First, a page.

Will recordings be available? Yes, everyone who orders a ticket in advance will automatically have access after the event to recordings of all presentations. So don’t worry if you’re unavailable at these times or located in another time zone.
Will it be too academic for me? While many of our speakers are notable academics, the sessions are aimed at a nonacademic audience.
How much does it cost? We’re making it free to register, so it’s available to the widest possible audience, but you’ll have the opportunity to make a donation, amount of your choosing. As a rough guide, tickets for a physical conference like this might normally cost €150. Your generosity helps support our nonprofit’s work and allows us to reach more people through future events. *If you do not wish to donate anything whatsoever, you may contact us directly to apply for a free ticket or simply enter the promo code NODONATION when booking.
Where can I get updates? Follow our Facebook Event page and our Twitter account for updates on this event.
We’re grateful to our board of advisors, Orange Grove incubator, Classical Wisdom, and the Aurelius Foundation, for their support in bringing you this event. Special thanks to Phil Yanov, Gabriel Fleming, and Kasey Robertson for their help organizing the event.
Welcome to my brand new mini-course on the life and philosophy of Socrates, one of my favourite philosophers!
This is a totally free of charge online course, which I’ve kept short and sweet for newcomers. It only takes about 15-20 minutes to complete, although there are loads of bonus materials included if you want to learn more. So please take a look at the main page to find out more and feel free to share it with your friends online.
My video on the life and philosophy of Socrates, with full transcript
My favourite Socratic quotations from Diogenes Laertius, Xenophon, and Plato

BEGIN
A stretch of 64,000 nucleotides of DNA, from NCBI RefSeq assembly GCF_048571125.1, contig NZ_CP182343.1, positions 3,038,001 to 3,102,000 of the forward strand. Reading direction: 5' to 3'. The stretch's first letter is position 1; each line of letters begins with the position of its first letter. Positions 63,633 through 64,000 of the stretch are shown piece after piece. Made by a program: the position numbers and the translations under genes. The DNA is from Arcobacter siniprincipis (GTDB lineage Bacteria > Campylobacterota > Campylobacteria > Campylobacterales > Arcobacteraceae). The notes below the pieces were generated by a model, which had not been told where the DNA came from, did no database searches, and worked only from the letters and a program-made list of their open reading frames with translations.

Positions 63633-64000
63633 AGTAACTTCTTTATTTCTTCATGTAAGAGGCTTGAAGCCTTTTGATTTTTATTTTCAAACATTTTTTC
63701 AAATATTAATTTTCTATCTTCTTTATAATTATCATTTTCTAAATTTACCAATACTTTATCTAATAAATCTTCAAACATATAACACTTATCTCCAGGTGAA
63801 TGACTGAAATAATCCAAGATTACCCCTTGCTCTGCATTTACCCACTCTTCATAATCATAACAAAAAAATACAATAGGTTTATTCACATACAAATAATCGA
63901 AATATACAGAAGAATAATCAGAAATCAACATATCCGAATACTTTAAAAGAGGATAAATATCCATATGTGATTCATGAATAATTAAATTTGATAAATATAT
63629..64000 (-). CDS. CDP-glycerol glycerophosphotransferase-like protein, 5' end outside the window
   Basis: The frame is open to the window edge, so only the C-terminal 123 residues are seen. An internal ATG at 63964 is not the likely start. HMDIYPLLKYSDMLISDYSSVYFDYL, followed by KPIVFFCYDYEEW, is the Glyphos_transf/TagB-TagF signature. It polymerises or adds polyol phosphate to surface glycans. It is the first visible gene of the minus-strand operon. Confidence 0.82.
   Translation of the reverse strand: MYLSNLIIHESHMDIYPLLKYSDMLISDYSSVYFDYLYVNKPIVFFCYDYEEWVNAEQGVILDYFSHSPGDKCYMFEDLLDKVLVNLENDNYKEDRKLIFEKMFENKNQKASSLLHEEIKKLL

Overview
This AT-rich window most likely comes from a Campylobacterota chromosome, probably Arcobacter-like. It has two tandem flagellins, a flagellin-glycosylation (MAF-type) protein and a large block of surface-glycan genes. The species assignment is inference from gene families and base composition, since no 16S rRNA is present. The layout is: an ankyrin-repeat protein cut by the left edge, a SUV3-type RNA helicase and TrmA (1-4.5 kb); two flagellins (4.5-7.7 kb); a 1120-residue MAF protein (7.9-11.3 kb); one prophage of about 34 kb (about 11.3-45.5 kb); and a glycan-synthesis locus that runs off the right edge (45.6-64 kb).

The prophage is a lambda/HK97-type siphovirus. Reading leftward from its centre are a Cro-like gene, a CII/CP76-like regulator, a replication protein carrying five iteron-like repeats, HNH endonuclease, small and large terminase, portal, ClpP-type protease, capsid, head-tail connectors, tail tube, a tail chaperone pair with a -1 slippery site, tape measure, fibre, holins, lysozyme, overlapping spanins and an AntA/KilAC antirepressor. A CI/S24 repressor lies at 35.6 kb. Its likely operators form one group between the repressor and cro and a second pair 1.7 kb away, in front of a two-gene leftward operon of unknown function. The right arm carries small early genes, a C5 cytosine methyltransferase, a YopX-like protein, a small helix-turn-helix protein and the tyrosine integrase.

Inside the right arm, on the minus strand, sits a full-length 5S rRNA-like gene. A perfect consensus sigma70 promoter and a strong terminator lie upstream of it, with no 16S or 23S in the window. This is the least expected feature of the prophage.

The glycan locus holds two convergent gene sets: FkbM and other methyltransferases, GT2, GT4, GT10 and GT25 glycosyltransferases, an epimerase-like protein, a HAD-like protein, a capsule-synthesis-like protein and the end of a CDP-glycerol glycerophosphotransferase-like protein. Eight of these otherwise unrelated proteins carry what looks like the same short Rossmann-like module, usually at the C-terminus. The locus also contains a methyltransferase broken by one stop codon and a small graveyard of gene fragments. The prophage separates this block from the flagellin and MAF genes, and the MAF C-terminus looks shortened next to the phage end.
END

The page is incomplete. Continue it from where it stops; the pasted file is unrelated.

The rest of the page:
A short quiz on the life and opinions of Socrates
A recommended reading list for those who want to learn more
This is the text of a ten-minute talk I gave about Socrates to an audience of people who were mostly new to philosophy…
My daughter, Poppy, is six years old. She loves Greek mythology. She’s Nova Scotia’s leading expert on Hercules and she loves Wonder Woman – an Amazonian princess created by Zeus. Poppy also loves Greek philosophy.
While we were walking round town, or on the bus, she used to constantly pull my sleeve saying “Daddy, tell me stories!” I don’t read fiction; I’ve only read about four novels in my entire life. So the only stories I knew were about Greek philosophy. And this is one of them…
A long, long, time ago, almost two and a half thousand years ago, a very wise man lived in the city of Athens. His name was Socrates and some people say he was the wisest man who ever lived. He said he was just a “philosopher”, though. That word means someone who loves wisdom but isn’t wise yet himself. Philosophers are always seeking wisdom, like children, they’re always asking questions…
But Socrates wasn’t always a philosopher. His father, Sophroniscus, was a stonemason and sculptor who helped to build a famous temple called the Parthenon, high up on a hill in Athens, in a place called the Acropolis. When he was a young boy, his father taught Socrates how to cut stone to make buildings and beautiful statues. That’s what he did for a living for many years and he became really good at it. Some people say he made a famous statue of three beautiful goddesses called The Three Graces, which stood at the entrance to the Acropolis.